Updated May 20, 2023
Introduction to Django Version
The Django framework is a free framework based on Python with a pattern of a model to the template to view that helps develop websites. It acts as a toolkit for all levels of application development. Python libraries provide valuable assistance in creating unique websites, enabling developers to utilize the code for both front-end and back-end development. Object-oriented concepts are fundamental in Django; hence, the base knowledge of Python is necessary to work in Django. Creating custom applications with Django is effortless, requiring minimal code, which results in websites that are ideal for users.
Top Django Versions
- In 2003, Adrian Holovaty, Simon Willison, and Jacob Kaplan-Moss developed Django as a web application framework for building websites using Python. The developers officially released the Django framework in 2005, naming it after the renowned guitarist Django Reinhardt. A web server is available for developing web applications and testing the same, along with a template system that works based on the OOPs concept. The template has inheritance built within itself. You can use it along with other applications as well. Also, a framework is available to collect geographic data that help predict the weather.
- The Django framework had its initial public release with version 0.90 on November 16, 2005. Afterward, in January 2006, the developers released version 0.91, which brought about several changes, including adding new administrators to the application. In July, the Django team released version 0.95, which empowered users to remove templates or any other added features on websites with enhanced efficiency and speed. Testing tools were provided inside the application in the next version, 0.96, released in March 2007. The Django Software Foundation, established in 2008, handles all version releases and addresses any inquiries related to Django.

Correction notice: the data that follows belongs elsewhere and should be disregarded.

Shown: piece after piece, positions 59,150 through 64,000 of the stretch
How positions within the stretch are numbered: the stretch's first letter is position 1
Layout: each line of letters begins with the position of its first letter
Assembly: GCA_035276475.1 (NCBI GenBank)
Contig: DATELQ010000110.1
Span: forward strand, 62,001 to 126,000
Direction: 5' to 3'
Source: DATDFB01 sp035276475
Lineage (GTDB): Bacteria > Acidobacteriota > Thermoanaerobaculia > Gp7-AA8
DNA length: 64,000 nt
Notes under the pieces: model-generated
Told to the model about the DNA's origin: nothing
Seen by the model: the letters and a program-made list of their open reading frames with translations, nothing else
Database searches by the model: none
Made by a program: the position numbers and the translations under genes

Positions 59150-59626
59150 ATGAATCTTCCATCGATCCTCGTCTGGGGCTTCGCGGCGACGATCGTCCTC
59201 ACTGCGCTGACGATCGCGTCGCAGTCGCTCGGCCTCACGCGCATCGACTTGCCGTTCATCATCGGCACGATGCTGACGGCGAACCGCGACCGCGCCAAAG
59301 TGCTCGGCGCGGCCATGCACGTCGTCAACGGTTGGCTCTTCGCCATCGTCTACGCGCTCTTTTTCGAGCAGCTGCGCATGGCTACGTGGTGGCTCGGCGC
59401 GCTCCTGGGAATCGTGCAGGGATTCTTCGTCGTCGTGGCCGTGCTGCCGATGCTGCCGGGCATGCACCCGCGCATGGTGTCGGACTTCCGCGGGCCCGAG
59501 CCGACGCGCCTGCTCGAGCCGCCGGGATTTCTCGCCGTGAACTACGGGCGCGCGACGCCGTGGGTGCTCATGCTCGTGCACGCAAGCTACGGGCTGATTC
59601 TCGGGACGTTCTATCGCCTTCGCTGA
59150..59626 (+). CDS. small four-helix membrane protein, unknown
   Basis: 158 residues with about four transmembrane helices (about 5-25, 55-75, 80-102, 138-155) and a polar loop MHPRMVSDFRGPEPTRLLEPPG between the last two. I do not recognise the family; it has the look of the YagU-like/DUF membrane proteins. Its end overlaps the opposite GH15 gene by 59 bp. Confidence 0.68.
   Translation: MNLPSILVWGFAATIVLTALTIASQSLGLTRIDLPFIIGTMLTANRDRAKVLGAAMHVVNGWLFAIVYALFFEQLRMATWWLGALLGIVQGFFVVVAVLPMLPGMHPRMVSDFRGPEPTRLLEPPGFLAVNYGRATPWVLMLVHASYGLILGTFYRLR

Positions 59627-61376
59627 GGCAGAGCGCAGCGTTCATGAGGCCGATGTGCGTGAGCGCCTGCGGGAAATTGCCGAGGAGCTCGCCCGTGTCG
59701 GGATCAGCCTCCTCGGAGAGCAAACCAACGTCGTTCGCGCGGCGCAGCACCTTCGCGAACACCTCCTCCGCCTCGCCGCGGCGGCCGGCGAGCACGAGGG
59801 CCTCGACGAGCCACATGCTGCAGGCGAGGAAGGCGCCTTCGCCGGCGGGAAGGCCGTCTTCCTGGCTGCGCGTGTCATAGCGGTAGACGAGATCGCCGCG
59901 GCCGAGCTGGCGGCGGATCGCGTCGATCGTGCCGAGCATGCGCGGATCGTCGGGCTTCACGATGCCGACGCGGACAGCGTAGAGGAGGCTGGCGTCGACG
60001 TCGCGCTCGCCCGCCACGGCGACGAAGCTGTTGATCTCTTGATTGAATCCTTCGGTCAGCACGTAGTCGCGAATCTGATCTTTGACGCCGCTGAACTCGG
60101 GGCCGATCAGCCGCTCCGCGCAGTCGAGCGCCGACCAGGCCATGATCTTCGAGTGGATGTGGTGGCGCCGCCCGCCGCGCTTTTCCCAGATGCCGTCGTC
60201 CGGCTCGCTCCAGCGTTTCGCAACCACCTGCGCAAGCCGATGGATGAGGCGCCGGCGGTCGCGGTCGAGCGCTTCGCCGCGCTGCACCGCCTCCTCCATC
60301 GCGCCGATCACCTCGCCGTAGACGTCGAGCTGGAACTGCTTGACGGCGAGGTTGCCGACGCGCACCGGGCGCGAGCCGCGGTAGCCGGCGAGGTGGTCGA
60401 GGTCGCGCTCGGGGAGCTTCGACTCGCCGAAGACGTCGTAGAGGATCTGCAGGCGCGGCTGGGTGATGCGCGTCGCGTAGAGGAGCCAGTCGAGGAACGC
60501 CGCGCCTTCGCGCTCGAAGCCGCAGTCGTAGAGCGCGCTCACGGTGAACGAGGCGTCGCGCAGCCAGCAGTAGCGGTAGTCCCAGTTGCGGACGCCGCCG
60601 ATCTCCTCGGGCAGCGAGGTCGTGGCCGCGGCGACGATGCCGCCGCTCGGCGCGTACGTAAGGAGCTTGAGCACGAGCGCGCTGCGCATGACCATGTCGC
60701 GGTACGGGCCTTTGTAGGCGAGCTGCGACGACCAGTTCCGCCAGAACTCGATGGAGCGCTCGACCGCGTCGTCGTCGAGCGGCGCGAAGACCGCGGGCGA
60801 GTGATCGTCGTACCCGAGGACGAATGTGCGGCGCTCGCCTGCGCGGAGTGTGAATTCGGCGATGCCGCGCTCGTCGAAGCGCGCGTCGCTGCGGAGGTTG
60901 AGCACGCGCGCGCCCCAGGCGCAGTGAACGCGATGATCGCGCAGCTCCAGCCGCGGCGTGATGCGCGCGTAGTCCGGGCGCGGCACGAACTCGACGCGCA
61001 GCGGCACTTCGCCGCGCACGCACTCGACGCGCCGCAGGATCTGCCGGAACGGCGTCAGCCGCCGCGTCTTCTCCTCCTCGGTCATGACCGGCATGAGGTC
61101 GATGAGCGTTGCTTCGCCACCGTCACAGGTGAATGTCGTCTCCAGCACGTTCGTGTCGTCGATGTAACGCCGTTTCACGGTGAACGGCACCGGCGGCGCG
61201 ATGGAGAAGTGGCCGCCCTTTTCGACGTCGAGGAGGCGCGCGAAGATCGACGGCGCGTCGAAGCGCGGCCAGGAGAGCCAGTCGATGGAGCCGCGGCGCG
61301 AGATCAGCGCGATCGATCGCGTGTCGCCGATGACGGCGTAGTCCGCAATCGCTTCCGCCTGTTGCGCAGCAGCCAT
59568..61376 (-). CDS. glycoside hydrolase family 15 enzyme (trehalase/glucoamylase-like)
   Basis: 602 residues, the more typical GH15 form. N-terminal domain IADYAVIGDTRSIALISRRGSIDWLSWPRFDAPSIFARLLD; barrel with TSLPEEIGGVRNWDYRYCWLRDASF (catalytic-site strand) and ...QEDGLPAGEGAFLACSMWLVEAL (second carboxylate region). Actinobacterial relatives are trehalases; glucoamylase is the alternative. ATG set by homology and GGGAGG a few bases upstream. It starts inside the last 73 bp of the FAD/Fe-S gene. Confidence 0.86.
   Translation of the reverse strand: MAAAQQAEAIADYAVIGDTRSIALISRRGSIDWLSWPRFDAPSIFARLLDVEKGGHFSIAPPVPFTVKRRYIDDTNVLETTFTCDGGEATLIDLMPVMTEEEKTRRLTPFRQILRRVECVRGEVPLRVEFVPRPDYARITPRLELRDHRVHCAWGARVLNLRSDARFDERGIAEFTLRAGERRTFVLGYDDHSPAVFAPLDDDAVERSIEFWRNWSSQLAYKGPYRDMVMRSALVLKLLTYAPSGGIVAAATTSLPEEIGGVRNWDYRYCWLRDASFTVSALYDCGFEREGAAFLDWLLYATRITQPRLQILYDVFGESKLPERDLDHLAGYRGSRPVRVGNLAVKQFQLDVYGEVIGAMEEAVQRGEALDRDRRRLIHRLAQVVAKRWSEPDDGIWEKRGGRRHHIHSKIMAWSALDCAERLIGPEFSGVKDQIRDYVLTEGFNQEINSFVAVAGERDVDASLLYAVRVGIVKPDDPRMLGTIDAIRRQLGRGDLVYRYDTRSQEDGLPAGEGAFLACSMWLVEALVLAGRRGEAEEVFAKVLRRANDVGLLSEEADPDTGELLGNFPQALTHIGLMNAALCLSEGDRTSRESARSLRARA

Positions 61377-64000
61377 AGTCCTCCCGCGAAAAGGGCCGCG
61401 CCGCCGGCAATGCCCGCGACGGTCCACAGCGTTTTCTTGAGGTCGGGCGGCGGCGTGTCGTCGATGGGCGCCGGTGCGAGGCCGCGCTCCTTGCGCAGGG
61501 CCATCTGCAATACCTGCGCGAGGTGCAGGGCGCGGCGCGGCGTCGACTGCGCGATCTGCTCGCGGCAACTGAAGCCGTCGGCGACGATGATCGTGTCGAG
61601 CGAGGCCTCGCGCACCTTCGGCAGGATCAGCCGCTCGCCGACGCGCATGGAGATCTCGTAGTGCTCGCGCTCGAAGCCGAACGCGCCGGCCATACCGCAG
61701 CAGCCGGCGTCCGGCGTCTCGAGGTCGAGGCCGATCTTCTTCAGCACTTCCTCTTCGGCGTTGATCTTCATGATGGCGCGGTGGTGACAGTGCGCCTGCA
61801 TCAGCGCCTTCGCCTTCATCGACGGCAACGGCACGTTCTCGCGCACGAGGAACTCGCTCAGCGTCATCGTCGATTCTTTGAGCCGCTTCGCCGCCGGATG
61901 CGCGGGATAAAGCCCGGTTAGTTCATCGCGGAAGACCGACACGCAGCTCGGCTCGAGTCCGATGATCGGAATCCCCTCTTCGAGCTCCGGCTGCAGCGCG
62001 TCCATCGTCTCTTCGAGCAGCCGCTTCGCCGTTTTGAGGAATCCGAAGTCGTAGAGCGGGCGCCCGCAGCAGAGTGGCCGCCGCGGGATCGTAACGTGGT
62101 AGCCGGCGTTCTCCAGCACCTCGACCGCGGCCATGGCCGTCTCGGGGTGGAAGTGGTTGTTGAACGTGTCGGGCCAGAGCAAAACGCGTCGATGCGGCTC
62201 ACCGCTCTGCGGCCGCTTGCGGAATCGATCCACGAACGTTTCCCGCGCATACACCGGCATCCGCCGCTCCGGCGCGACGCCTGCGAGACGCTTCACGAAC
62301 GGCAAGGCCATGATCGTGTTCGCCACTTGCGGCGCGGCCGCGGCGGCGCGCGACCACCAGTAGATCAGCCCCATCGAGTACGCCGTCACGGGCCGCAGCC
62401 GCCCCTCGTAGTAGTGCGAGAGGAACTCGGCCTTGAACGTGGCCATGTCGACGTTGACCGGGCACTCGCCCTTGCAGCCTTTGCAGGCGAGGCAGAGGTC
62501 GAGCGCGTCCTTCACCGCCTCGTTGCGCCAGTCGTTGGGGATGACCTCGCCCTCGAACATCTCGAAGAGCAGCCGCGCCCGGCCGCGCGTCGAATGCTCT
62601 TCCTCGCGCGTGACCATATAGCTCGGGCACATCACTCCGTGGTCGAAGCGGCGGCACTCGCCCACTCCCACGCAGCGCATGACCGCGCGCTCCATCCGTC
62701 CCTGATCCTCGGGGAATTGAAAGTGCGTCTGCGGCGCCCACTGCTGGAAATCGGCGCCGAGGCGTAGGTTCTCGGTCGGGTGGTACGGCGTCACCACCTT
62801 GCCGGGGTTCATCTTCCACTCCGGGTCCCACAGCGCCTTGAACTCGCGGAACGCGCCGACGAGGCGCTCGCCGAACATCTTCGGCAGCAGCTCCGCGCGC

- The release of version 1.0 took place in September 2008, introducing API and multiple admin support. This version also allows the usage of Unicode. 1.1 was released after a year which helps in doing tests based on transactions and helps in the aggregation of codes for adding more features to the web application the user is developing. The 1.2 version of Django was released in May 2010, providing features to connect with different databases and validate web models. This version enhanced website security by introducing CSRF (cross-site request forgery) protection. March 2011 saw the release of the 1.3 version, which helps maintain static files and helps users view the web application based on classes.
- The Django Software Foundation released the first Long Term Support version, 1.4, of Django in March 2021. This version included various time zones features that facilitated users in configuring their applications to cater to users from different countries. This version also supported testing web applications within the browser itself and managing the application templates within the web application. With the development of Python 3, the subsequent release of Django version 1.5, which came a year later, introduced support for Python 3 in the framework. Additionally, in this version, users gained the ability to create custom models configured to work seamlessly with both Python 2 and 3.